Sometimes lawyers and contractors can be tempted to complain that an engineer, judge, or arbitrator just didn’t “get it.” If that is the problem, maybe we should ask, why not?
A contractor’s case gets buried.
The South Dakota Supreme Court recently tossed out a lawsuit against an engineer brought by a contractor who was seeking reimbursement of $104,000 in liquidated damages and payment of over $1.1 million in damages.
In Domson v. KLJ, a Wyoming contractor alleged that engineering errors had significantly delayed road construction work in the Pine Ridge Reservation. Among other problems, the contractor cited testimony indicating that (1) the engineer failed to disclose that work could not start until an artifact study was completed, and (2) plan errors required extra work adjusting the grade at one end of the project.
This testimony suggesting at least two serious errors and omissions may have been lost on a majority of the South Dakota Supreme Court, which decided that the entire lawsuit should be dismissed without a jury trial. While a majority of the court agreed with the overall outcome, the justices’ vote count tells a more nuanced story.
Three arguments convince one justice of one thing.
First, the contractor argued that, as a matter of court-imposed public policy, contracts should not be allowed to shield engineers from liability for project decisions made in good faith. The contractor lost this argument by a unanimous 4-0 decision of the court, which devoted six pages to rejecting this argument. The court best explained its decision in the following quote, citing precedent spanning from 1889 to 2013:
The power of courts to declare a contract void for being in contravention of sound public policy, is a very delicate and undefined power; and, like the power to declare a statute unconstitutional, should be exercised only in cases free from doubt.
The four justices agreed unanimously that only in the most exceptional cases should any court exercise its powers to rewrite a contract. Their decision makes sense—contracts can only be effective as business tools if we expect their clear terms to be enforced for better or for worse. This decision was bad for one contractor, but not for the contracting industry as a whole.
Second, the contractor argued that a jury should be allowed to decide whether the engineer had acted in bad faith. However, instead of offering the court any evidence of bad faith, the contractor argued that, because the engineers “performed below acceptable standards, their actions necessarily lacked good faith.” Based on that record, the same four justices decided against making a jury spend time hearing evidence and deliberating about facts that would not change the outcome of the case as a matter of law. Holding that negligence does not automatically rise to the level of “bad faith” is also not bad for the contracting industry, because contractors get sued too.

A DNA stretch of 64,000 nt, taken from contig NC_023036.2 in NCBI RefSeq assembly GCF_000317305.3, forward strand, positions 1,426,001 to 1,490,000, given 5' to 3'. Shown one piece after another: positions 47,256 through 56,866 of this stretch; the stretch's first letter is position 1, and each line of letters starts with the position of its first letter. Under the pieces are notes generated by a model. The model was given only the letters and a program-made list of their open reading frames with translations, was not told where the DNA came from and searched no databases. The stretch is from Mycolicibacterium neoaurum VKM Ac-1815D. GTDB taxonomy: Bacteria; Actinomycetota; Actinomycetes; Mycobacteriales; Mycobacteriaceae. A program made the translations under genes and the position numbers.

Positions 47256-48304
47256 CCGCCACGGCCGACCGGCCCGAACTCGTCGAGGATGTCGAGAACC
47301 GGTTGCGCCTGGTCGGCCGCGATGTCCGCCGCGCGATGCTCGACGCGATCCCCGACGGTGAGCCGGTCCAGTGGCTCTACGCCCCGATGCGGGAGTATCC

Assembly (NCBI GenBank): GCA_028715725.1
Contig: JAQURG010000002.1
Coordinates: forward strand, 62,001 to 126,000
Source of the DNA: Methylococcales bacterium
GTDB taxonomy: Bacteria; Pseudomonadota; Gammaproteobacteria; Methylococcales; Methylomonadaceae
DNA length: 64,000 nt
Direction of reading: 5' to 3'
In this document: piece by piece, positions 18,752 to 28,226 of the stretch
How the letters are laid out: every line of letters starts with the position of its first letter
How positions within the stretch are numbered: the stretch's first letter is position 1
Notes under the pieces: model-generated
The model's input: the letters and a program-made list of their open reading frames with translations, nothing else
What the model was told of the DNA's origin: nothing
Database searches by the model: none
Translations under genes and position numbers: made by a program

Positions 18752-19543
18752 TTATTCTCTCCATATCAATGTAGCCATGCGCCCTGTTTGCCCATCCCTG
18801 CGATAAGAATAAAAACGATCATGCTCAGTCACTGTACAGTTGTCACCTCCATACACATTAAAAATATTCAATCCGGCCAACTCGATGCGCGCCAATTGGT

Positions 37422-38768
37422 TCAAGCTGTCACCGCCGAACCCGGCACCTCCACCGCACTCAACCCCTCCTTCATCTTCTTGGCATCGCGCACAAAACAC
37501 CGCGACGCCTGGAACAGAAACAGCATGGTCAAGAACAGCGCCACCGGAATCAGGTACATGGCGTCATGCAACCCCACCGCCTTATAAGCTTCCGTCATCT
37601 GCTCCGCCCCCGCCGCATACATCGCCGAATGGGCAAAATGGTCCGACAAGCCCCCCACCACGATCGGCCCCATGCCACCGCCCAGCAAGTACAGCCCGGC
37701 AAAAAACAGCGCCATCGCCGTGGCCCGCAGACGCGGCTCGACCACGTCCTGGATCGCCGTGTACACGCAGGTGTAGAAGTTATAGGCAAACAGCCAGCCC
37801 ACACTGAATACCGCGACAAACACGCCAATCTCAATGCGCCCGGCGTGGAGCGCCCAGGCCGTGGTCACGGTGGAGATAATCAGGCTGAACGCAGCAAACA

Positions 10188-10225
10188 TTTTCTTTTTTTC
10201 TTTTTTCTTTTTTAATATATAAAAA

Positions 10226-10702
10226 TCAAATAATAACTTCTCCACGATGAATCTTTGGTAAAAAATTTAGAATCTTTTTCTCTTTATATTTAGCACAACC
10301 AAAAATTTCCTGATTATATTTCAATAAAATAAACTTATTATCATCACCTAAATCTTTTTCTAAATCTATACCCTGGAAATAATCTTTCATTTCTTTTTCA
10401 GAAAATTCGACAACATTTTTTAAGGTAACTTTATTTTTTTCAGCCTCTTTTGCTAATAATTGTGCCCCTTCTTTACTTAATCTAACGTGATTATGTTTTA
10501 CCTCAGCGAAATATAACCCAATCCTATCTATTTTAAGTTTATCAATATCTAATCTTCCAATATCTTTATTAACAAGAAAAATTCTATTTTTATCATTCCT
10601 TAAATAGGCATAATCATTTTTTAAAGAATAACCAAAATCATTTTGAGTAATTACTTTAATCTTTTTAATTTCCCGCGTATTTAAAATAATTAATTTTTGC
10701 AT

Only on the third issue did the contractor make some headway, convincing a single justice that there was enough evidence for a jury to hear evidence about whether the alleged design errors and omissions mentioned above were actionable professional negligence. Unfortunately for the contractor (and for the contracting industry), a 3-1 loss on this issue was hardly a consolation prize.
From the ashes of one contractor’s defeat on this issue, one helpful rule for the contracting industry did arise: the South Dakota Supreme Court took the opportunity to affirm that engineers owe a duty to contractors to “reasonably draft and interpret… project specifications.” If an engineer fails to meet professional standards in this respect, an injured contractor may be entitled to damages.
The case against “creative” arguments.
The two clear allegations of engineering errors and omissions mentioned above were nowhere to be found in the majority opinion. Instead, the majority opinion was bogged down with arguments about public policy and bad faith, which the court unanimously shut down. Perhaps the court would have had a better opportunity to consider the only winnable argument if it hadn’t been buried by the contractor’s onslaught of creative arguments.
The South Dakota Supreme Court’s decision in Domson demonstrates that achieving the right outcome in construction disputes is not just about having more documents and more arguments, but can be more effectively focused on finding the right documents and the right arguments.
Service. Honesty. Reliability.
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